If the group operation on $G$ is actually the restriction of a multiplication operation on $\mathbb{R}^N$ (such as matrix multiplication in $M_n(\mathbb{R})\cong\mathbb{R}^{n^2}$ or complex number multiplication in $\mathbb{C}\cong\mathbb{R}^2$), and moreover the metric is left $G$-invariant (meaning $d(gx,gy)=d(x,y)$ for all $g\in G$ and $x,y\in\mathbb{R}^N$), then the Lebesgue measure built from the Euclidean metric will also be invariant, and indeed a Haar measure. This is because the Lebesgue measure is built from "wireframe approximations" in which each individual piece has measure determined by dimensions as given by the metric. This is why having an invariant metric is useful. (While every matrix Lie group has a Haar measure, they do not all have invariant metrics, so this is a nice thing when this happens.)

Now consider the quaterions $\mathbb{H}$. We can think of it as $\mathbb{R}\oplus\mathbb{R}^3$, formal combinations of scalars and vectors. In this case, we can multiply vectors (in other words, imaginary quaternions) with the rule $\mathbf{uv}=-\mathbf{u}\cdot\mathbf{v}+\mathbf{u}\times\mathbf{v}$, and multiply $(r_1+\mathbf{u}_1)(r_2+\mathbf{u}_2)$ with the distributive property. The dot product on $\mathbb{R}^3$ extends to an inner product $\langle\cdot,\cdot\rangle$ on $\mathbb{H}$ (in which $\{1,\mathbf{i},\mathbf{j},\mathbf{k}\}$ forms an orthonormal basis). This inner product satisfies $\langle ab,ac\rangle=\langle b,c\rangle=\langle ba,ca\rangle$ for all $a,b,c\in\mathbb{H}$ whenever $a$ satisfies $|a|^2=\langle a,a\rangle=1$.

Define $\mathrm{Sp}(1)$ be the group of unit quaternions $q$ satisfying $|q|=1$. (Most sources seem to call it $\mathrm{SU}(2)$. This is because $\mathrm{Sp}(1)$ is isomorphic to $\mathrm{SU}(2)$ and $\mathrm{SU}(2)$ is more familiar, because complex numbers are more familiar than quaternions, but I don't like this practice; I call it $\mathrm{Sp}(1)$.) Writing $q=a+b\mathbf{i}+c\mathbf{j}+d\mathbf{k}$, we see that $|q|=1$ is equivalent to $a^2+b^2+c^2+d^2=1$, so the unit quaternions form the round unit sphere $S^3$ inside $\mathbb{H}\cong\mathbb{R}^4$.

For a unit quaternion $q$, consider the map $C_q(x)=qxq^{-1}$. (This can be motivated in two ways: these conjugations are a priori known algebra automorphisms, so it's natural to investigate them, or geometrically using quaternionic conjugation for reflections.) This will be distance-preserving, so it is an isometry. Moreoever, $C_q(1)=1$, so we can restrict $C_q$ to a rotation of the orthogonal complement of $\mathrm{span}\{1\}=\mathbb{R}$, which is the subspace of imaginary quaternions $\mathrm{Im}(\mathbb{H})\cong\mathbb{R}^3$ (the "vectors"). Writing $q=\exp(\theta\mathbf{u})=\cos(\theta)+\sin(\theta)\mathbf{u}$ and extending $\{\mathbf{u}\}$ to an oriented orthonormal basis $\{\mathbf{u},\mathbf{v},\mathbf{w}\}$ for $\mathbb{R}^3$, we can verify that $C_q$ rotates $\mathbb{R}^3$ around $\mathbf{u}$ by an angle of $2\theta$.

Since $C_p\circ C_q=C_{pq}$, we get a group homomorphism $\mathrm{Sp}(1)\to\mathrm{SO}(3)$ (where $p\mapsto C_p$). Technically this is not an isomorphism, it is a $2$-to-$1$ map, but that really doesn't change anything for the Haar measure: if one picks something in $\mathrm{Sp}(1)$ uniformly at random, the resulting associated rotation in $\mathrm{SO}(3)$ will be uniformly distributed according to its Haar measure.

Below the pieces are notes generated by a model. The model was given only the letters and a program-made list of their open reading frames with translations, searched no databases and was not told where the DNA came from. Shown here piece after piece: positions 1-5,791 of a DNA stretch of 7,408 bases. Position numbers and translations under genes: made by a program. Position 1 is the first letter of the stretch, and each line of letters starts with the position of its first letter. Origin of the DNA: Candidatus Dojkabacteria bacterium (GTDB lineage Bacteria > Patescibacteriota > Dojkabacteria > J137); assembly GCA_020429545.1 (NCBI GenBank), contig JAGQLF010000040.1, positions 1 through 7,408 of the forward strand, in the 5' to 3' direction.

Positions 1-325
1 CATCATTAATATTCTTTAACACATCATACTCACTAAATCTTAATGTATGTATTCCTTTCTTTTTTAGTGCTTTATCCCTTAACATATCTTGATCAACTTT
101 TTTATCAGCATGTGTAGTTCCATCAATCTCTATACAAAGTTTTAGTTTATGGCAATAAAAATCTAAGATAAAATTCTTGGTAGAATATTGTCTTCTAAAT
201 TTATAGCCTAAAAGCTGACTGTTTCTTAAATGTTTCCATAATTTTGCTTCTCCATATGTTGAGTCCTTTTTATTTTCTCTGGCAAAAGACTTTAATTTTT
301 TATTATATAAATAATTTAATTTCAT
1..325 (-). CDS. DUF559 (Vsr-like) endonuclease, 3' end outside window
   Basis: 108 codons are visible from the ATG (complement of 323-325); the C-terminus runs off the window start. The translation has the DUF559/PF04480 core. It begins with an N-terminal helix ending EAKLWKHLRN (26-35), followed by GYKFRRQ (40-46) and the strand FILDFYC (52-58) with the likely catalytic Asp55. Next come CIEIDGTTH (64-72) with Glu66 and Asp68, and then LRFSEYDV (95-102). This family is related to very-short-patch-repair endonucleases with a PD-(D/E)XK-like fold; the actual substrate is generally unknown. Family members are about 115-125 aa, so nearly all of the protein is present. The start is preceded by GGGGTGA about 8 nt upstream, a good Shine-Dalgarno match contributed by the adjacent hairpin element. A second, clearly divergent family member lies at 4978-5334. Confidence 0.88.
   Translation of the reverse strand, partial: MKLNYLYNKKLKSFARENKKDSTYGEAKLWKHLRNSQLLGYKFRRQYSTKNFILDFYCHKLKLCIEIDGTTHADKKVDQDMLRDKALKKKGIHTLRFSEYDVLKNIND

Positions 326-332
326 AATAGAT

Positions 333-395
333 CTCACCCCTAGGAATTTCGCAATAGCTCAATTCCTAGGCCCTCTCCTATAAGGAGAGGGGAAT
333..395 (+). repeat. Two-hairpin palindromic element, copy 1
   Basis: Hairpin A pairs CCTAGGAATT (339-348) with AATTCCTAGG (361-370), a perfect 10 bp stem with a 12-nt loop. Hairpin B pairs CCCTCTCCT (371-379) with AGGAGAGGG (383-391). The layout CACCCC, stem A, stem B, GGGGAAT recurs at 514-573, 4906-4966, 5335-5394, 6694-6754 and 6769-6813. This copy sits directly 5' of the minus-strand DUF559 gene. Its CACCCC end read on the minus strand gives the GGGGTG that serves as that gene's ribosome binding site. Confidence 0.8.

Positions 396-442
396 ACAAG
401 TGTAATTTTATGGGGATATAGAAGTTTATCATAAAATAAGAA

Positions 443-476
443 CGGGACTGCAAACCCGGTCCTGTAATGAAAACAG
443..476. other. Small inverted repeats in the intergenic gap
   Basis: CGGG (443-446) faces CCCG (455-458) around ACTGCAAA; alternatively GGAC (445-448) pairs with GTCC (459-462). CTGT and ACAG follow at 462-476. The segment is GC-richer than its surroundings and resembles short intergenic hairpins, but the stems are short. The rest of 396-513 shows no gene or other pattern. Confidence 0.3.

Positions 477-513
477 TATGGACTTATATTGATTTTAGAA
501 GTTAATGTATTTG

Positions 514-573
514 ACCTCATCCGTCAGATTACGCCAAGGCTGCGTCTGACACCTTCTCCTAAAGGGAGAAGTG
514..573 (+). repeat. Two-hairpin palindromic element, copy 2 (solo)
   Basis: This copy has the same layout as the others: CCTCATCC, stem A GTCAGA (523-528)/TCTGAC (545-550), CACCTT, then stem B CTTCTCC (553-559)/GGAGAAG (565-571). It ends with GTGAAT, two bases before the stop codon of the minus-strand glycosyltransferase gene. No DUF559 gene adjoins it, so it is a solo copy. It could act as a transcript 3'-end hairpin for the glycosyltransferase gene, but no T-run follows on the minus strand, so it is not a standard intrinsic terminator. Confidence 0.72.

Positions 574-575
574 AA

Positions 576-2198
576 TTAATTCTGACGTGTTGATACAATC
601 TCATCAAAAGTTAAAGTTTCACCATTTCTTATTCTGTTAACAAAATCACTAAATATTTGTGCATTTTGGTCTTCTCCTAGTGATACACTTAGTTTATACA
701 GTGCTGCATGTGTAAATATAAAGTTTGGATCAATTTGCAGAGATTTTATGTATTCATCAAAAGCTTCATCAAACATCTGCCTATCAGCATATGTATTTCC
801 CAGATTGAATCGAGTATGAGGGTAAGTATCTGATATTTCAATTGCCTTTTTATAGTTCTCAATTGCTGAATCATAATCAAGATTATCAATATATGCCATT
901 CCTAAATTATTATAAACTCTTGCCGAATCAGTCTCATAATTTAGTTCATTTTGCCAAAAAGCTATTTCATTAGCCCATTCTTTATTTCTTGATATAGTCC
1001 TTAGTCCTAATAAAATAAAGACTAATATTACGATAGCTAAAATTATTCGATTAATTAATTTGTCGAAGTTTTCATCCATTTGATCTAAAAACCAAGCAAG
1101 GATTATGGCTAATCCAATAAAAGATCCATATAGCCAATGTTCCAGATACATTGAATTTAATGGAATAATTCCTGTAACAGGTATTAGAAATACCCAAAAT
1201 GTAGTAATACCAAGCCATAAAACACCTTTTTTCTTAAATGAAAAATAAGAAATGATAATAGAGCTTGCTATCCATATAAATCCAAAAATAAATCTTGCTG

Since multiplication by a unit quaternion $q$ (on either the left or the right) preserves the distance function, the Lebesgue measure on $S^3$ will be the Haar measure. The only thing left to do is to create a uniform distribution on the sphere $S^3$. This can be accomplished normalizing the multivariate normal distribution.

  • $\begingroup$ Thank you for such a thorough answer! I am still a bit lost though. So we're using the Haar measure to "measure" the uniform distribution on both Sp(1) and SO(3). Intuitively it makes sense that two spaces that are isomorphic would have the same distribution, and since Sp(1) is a double covering of SO(3) they should still have the same distribution. But is this generally true? Is there a proof for this? $\endgroup$
    – Doe
    Mar 10, 2017 at 0:18
  • $\begingroup$ @Doe Suppose $f:G\to H$ is a covering homomorphism of locally compact groups with finite kernel, and $\mu_G$ is a normalized Haar measure on $G$ (so $\mu_G(G)=1$). Define a measure $\mu_H$ on $H$ by $$\mu_H(A)=\mu_G(f^{-1}(A))$$ (where $f^{-1}(A)$ is the preimage of $A$ under $f$). Note this is the measure on $H$ associated to drawing an element of $G$ uniformly at random and then applying $f$ to it. Then for any $h\in H$, there is some $g\in G$ for which $f(g)=h$, so $$\mu_H(hA)=\mu_G(f^{-1}(f(g)A))=\mu_G(gf^{-1}(A))=\mu_G(f^{-1}(A))=\mu_H(A).$$ This verifies $\mu_H$ is $H$'s Haar measure. $\endgroup$
    – anon
    Mar 10, 2017 at 2:01
  • $\begingroup$ It is a nice exercise to visualize this for the $n$th power map $f:S^1\to S^1$ (defined explicitly by $f(z)=z^n$, so $G=S^1$ and $H=S^1$ and the kernel has size $n$). Take any small arc $C$ on $H=S^1$. Its preimage under $f$ will be $n$ equally-sized small arcs $c_1,\cdots,c_n$ on $G=S^1$. Applying a rotation to the small arc in $H$ and then taking the preimage in $G$ will yield the same result as if we had simply rotated the original preimage of $n$ small arcs (though by a smaller angle). $\endgroup$
    – anon
    Mar 10, 2017 at 2:10
  • $\begingroup$ Also, it's a bit clumsy to say we're using the Haar measure to "measure" the uniform distribution. We're using the Haar measure to define the uniform distribution. We have to define it some way or other don't we? $\endgroup$
    – anon
    Mar 10, 2017 at 2:10

You must log in to answer this question.

Not the answer you're looking for? Browse other questions tagged .